Robert I. McDonald, Ian Douglas, Carmen Revenga, Rebecca Hale, Nancy Grimm, Jenny Grönwall, Balazs Fekete
AMBIO: A Journal of the Human Environment 40 (5), 437-446, (1 June 2011) https://doi.org/10.1007/s13280-011-0152-6
KEYWORDS: aridity index, Global Rural/Urban Mapping Project, Gross-domestic product, Hydrosheds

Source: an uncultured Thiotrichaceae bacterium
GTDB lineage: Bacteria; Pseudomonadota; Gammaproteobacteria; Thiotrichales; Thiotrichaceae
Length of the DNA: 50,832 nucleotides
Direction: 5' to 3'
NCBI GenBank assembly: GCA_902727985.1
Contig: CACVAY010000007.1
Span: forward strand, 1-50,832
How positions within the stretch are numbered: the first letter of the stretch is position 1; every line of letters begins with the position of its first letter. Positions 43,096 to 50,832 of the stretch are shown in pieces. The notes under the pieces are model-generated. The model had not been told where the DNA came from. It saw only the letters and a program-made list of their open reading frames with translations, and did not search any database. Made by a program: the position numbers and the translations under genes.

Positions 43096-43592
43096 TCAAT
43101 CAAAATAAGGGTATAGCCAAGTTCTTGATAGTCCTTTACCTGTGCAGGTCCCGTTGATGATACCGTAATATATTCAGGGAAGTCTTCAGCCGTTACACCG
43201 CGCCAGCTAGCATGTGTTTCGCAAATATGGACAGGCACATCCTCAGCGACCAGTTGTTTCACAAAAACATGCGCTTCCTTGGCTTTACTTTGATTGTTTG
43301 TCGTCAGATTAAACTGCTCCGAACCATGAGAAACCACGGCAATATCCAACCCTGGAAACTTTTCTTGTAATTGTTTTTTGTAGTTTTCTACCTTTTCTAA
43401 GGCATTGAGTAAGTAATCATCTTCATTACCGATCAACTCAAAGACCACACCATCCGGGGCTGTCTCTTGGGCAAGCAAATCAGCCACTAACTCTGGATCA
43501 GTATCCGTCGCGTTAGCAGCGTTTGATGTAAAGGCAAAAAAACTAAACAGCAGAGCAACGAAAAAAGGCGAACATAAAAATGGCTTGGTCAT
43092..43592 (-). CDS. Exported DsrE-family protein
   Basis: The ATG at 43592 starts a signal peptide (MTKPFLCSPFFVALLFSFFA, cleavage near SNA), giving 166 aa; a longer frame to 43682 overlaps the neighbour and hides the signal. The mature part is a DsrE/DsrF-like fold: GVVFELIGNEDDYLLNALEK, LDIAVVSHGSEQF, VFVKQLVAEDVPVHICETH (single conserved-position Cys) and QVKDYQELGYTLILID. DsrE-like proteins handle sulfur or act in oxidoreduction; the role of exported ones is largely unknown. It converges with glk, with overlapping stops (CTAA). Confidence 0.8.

Globally, urban growth will add 1.5 billion people to cities by 2030, making the difficult task of urban water provisions even more challenging. In this article, we develop a conceptual framework of urban water provision as composed of three axes: water availability, water quality, and water delivery. For each axis, we calculate quantitative proxy measures for all cities with more than 50,000 residents, and then briefly discuss the strategies cities are using in response if they are deficient on one of the axes. We show that 523 million people are in cities where water availability may be an issue, 890 million people are in cities where water quality may be an issue, and 1.3 billion people are in cities where water delivery may be an issue. Tapping into groundwater is a widespread response, regardless of the management challenge, with many cities unsustainably using this resource. The strategies used by cities deficient on the water delivery axis are different than for cities deficient on the water quantity or water quality axis, as lack of financial resources pushes cities toward a different and potentially less effective set of strategies.